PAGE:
What is the Difference Between Gain and Return?
How am I doing? It is a common question among investors. We all want to measure how well we are managing our money. Of course, we can simply watch to see if the balance grows, but most of us would like to measure our returns, usually in the form of a percentage rate. Unfortunately, most brokerage houses, including Schwab, Fidelity, and Ameritrade, don’t provide an investment return, they provide a gain or loss percentage, which isn’t quite the same. While these gain or loss figures provide some useful information, they have some significant flaws when used to track performance. In this article, we’ll dive into the drawbacks of brokerage reporting and highlight a better way to look at performance.
Let’s begin by defining gain. Gain (or loss) is the difference between the purchase price of an investment and the current price of the investment. For example, let’s say that you purchased one share of Bank of America stock for $20 per share and it rose to $24 per share. Your gain is $24- $20 = $4. We can even calculate the percentage gain by dividing the gain by the amount invested ($4/$20) to arrive at a 20% gain. All of this is simple enough.
Gain is helpful information since it tells us how much the price has risen. However, it is an incomplete picture of return for a couple of reasons. First, gain excludes any distributions, such as interest, dividends, or capital gain distributions. For example, Bank of America pays annual dividends of 2%. These dividends are completely ignored in our gain calculation, but can often be a significant part of our return, especially over a period of years. Secondly, gain ignores any concept of time. Again, using our Bank of America example, our gain calculation makes no distinction between a purchase of Bank of America stock in 2008 for $20 and a purchase of Bank of America stock in 2016 for $20. Both investments would have a 20% ‘gain’ but clearly the purchase of Bank of America stock in 2016 was the better investment since it achieved the same return in far less time.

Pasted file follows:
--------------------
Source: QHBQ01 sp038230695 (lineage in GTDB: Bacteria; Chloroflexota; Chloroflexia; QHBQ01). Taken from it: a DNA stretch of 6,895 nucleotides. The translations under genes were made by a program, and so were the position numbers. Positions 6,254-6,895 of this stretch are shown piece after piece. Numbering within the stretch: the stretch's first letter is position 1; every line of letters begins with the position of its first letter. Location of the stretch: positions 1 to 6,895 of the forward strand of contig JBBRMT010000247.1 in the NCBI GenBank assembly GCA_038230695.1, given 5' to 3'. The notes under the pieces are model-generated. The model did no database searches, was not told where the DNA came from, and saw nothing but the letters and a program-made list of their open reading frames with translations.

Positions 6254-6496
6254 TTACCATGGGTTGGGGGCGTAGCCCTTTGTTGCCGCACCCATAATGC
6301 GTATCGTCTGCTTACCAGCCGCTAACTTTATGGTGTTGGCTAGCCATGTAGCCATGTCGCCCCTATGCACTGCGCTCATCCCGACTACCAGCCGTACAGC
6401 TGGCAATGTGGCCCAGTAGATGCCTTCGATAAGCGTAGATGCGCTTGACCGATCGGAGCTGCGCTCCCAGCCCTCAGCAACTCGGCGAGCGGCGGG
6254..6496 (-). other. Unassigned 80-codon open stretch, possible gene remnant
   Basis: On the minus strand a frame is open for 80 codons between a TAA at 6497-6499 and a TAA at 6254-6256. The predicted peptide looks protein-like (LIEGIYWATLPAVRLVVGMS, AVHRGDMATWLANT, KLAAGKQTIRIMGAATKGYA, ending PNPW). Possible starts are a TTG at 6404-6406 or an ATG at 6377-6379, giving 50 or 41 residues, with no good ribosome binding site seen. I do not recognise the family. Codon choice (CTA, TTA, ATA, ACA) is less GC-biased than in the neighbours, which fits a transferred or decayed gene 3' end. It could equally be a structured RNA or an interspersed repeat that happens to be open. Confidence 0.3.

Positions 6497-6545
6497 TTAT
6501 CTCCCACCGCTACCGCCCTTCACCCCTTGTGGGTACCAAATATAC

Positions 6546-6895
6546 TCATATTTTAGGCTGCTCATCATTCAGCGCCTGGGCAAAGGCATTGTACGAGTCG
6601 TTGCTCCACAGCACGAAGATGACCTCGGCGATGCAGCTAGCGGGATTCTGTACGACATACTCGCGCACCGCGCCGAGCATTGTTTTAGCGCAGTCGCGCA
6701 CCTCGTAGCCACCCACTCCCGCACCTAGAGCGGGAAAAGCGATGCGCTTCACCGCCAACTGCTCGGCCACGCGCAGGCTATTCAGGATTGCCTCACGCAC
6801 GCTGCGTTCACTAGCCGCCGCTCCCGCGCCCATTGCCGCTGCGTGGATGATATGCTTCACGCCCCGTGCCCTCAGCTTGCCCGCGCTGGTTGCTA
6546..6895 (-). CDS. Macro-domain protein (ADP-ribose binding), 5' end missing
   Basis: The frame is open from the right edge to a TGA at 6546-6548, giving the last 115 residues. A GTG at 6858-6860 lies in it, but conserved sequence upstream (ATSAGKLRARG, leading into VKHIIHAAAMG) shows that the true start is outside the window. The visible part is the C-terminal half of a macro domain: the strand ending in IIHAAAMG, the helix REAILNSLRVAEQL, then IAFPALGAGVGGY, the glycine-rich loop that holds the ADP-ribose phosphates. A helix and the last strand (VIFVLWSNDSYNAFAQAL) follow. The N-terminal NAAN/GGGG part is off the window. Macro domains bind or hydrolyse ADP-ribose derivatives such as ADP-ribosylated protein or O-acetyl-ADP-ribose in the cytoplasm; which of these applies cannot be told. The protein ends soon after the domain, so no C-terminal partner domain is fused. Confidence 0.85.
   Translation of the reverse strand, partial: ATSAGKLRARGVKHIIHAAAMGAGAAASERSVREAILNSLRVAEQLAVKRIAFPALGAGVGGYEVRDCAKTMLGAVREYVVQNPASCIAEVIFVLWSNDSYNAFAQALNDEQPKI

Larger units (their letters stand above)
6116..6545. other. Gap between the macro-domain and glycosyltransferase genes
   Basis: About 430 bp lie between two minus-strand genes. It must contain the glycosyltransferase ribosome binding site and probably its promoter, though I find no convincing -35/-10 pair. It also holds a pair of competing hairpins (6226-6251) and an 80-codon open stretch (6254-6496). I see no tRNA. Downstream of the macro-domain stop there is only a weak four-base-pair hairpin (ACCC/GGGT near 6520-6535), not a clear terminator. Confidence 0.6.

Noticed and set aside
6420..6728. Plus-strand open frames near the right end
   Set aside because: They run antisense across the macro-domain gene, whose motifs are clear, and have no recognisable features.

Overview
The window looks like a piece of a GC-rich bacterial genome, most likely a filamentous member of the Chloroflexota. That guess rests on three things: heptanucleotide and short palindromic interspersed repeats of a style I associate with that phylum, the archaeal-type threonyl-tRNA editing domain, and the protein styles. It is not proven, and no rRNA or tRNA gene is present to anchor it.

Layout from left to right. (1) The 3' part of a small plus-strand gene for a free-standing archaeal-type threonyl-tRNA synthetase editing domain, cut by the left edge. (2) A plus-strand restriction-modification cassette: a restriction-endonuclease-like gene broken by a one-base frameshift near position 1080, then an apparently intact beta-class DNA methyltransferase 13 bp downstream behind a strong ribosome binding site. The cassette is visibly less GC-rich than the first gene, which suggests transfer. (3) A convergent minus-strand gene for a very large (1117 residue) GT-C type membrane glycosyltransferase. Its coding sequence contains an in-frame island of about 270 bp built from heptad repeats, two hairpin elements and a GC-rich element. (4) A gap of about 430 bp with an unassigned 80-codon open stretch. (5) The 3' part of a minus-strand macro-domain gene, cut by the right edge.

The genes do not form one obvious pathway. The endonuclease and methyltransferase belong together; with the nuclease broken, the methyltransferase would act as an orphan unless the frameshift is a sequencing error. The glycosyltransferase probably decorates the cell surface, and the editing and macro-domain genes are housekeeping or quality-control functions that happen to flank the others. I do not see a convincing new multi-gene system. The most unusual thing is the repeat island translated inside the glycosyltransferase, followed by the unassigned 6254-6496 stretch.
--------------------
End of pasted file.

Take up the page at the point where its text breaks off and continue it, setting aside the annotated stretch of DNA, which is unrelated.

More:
It is also important to remember that the investment gain shown on the typical brokerage website resets each time an investment is bought or sold. For example, let’s say we look at the holdings in our brokerage account and see that we have a 20% gain on Bank of America. If we sell Bank of America and then buy Facebook, the 20% gain from Bank of America will disappear from the total gain on the website. You can see how total gain can be a misleading indicator if you have multiple investments that were bought at different times. As different investments are bought and sold the total gain starts to become meaningless.
Thankfully, there is a better way to measure investment performance: time-weighted return. Time-weighted return incorporates gains and losses, interest, dividends, distributions, and time. Further, the calculation negates the impact of adding or taking away from your investment so you get a simple, pure reflection of how the investments performed, reflected in an annual percentage rate. Because of this, time-weighted return has become the industry standard for reporting investment returns, and is what most people are looking for when they ask, “How much did I make last year?”.
The calculation for time-weighted return is a bit more difficult which is why it is not immediately shown on most brokerage websites. Nonetheless, it is the industry standard measurement and so we do provide daily time-weighted return figures to our clients. Ultimately, we want to make sure that all our clients are able to track what is happening in their accounts.
*a version of this article first appeared July 31, 2017